An employer under at least one of the aforementioned labels is required to attest to meeting certain recruitment and nondisplacement obligations to hire a foreign national unless the candidate falls under an exemption. The basis for the exemption includes the employee holding a master’s degree in an appropriate field, or if the employee earns an annual salary of at least $60,000. A notable change in the new LCA is a document upload requirement for an employee who is exempt from attestation based on education. If a company is exempt from attestation due to the foreign national holding a master’s degree in an appropriate field, the application would then require that the educational documentation be uploaded. Previously, checking the appropriate field on the LCA to indicate an exemption was sufficient. The change is a measure the DOL is implementing to increase the integrity of the system.
Potential Impacts on H-1B Cap Season
With the many format and information disclosure changes, there are two major impacts to the upcoming H-1B cap season.
First, the upload requirement could disproportionally target schools that do not title programs with specific names the adjudicator may deem fit for the specific occupational code requested. For example, a recent ruling by the Administrative Appeals Office determined that a bachelor’s degree in electronic engineering is directly related to a candidate seeking employment as a software developer. Although the DOL is only tasked to determine whether the wage is appropriate for the occupational classification sought, practitioners may see an increase in scrutiny on the degree program and whether it is an appropriate degree for the classification sought. This in turn would require adjudicators to be aware of recent rulings affecting H-1B petitions. If an LCA is denied based on the master’s degree requirement, this will delay and prolong the preparation of the H-1B filing, affecting time that may not be available for those preparing petitions for last-minute potential hires.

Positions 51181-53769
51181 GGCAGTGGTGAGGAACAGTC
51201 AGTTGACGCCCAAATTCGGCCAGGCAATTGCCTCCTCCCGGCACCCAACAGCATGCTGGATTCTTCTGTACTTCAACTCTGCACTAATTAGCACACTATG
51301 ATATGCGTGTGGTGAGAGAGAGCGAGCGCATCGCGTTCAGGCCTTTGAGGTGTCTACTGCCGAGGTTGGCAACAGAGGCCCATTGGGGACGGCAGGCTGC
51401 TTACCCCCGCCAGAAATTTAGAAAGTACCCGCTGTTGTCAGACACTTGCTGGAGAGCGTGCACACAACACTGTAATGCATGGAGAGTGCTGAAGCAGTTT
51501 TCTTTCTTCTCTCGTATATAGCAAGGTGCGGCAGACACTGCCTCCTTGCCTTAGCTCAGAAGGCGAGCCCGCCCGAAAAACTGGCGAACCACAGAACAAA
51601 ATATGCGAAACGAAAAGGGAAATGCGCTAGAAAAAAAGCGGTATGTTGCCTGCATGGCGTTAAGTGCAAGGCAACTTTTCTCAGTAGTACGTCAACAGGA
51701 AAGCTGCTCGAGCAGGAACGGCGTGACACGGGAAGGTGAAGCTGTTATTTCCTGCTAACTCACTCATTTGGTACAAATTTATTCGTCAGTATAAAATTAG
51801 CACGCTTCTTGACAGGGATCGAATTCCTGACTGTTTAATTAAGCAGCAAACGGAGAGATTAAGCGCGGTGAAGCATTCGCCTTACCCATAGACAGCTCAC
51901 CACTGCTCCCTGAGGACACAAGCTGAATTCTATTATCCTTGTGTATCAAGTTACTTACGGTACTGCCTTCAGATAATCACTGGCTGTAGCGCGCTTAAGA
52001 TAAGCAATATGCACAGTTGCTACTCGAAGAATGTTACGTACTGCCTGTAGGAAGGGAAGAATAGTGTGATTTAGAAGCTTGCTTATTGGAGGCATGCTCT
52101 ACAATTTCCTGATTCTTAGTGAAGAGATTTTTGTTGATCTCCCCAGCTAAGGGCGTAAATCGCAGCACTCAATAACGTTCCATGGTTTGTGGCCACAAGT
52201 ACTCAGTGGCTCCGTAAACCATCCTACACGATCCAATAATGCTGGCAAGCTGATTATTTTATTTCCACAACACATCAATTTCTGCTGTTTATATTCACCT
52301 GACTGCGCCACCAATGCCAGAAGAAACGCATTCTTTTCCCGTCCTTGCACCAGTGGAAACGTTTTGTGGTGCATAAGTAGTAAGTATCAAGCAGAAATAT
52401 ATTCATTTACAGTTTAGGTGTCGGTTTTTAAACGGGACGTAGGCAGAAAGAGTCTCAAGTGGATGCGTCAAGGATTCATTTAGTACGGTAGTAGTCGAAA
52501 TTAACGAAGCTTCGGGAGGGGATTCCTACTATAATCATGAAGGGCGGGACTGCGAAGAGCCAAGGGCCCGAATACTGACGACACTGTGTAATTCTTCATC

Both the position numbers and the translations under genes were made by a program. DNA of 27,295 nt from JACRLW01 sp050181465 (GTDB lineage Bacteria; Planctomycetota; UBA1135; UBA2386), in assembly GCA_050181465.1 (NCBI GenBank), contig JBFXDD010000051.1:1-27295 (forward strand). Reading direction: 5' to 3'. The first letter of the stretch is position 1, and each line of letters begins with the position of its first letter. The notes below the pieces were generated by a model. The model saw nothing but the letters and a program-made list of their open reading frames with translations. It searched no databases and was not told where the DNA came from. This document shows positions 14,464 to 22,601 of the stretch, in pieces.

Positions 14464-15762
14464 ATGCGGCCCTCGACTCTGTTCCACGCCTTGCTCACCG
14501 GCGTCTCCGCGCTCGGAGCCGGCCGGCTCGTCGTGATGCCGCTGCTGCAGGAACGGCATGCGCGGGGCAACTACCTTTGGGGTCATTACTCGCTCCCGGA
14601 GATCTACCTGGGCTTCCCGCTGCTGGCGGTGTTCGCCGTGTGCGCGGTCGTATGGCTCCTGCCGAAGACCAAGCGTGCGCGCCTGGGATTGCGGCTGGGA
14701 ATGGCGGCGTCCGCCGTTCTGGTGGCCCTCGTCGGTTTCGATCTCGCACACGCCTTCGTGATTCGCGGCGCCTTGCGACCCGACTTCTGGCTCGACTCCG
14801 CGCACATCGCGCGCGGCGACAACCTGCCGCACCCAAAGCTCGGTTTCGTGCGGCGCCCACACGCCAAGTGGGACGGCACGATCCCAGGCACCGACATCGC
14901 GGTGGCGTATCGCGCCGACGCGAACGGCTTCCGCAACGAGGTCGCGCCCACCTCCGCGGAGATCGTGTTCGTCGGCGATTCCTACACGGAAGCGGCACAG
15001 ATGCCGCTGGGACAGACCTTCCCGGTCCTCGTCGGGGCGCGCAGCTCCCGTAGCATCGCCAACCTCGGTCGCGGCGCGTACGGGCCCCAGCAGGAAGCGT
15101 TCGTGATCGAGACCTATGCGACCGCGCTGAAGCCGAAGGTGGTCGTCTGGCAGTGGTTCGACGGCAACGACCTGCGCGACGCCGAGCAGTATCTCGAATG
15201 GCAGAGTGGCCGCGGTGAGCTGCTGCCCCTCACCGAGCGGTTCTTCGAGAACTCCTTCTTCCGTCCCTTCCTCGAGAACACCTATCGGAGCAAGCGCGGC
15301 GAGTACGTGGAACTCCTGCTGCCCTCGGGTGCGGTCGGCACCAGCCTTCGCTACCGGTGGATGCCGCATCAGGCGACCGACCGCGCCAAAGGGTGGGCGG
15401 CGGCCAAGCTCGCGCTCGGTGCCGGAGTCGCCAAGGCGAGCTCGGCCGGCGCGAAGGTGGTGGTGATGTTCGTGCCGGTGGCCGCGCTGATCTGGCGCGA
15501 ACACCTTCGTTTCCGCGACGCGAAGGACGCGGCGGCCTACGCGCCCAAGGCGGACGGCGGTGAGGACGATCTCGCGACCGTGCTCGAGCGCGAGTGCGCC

Second, practitioners will see impacts to the blanket LCA during H-1B cap season. As mentioned previously, the benefit of a blanket LCA allows multiple employees to use the LCA, therefore streamlining the process for quicker submission of the individual H-1B petitions. If an employer is H-1B dependent and has a subgroup of foreign nationals that meet only the master’s degree exemption, this may hinder the ability to create a blanket LCA for timely preparation and certification. The educational documentation upload requirement will force the foreign national to provide this information immediately. As many practitioners are aware, there are last-minute employment offers made to foreign nationals who may not have all required educational documents readily available. Previously, these individuals would be included on a blanket LCA to hasten the preparation and filing of an H-1B petition without a document upload requirement. With the new changes, an individual qualifying under the master’s cap H-1B criteria and under the LCA master’s exemption may not be afforded the ability to be placed on the blanket LCA. This will create a challenge to ensure timely submission of the H-1B petition.
How to Best Prepare for These Changes
The best preparation is to foresee potential challenges, educate those that may be affected and plan ahead. Recommendations include:
- Timely train recruiters and human resources professionals with a focus on candidate requirements when offering employment.
- Request documents from foreign nationals well in advance.
- Ensure multiple attorneys have an opportunity to review the LCA before submission.
Although the issues practitioners see will be unique to the clients they serve, there will be common issues that affect all practitioners.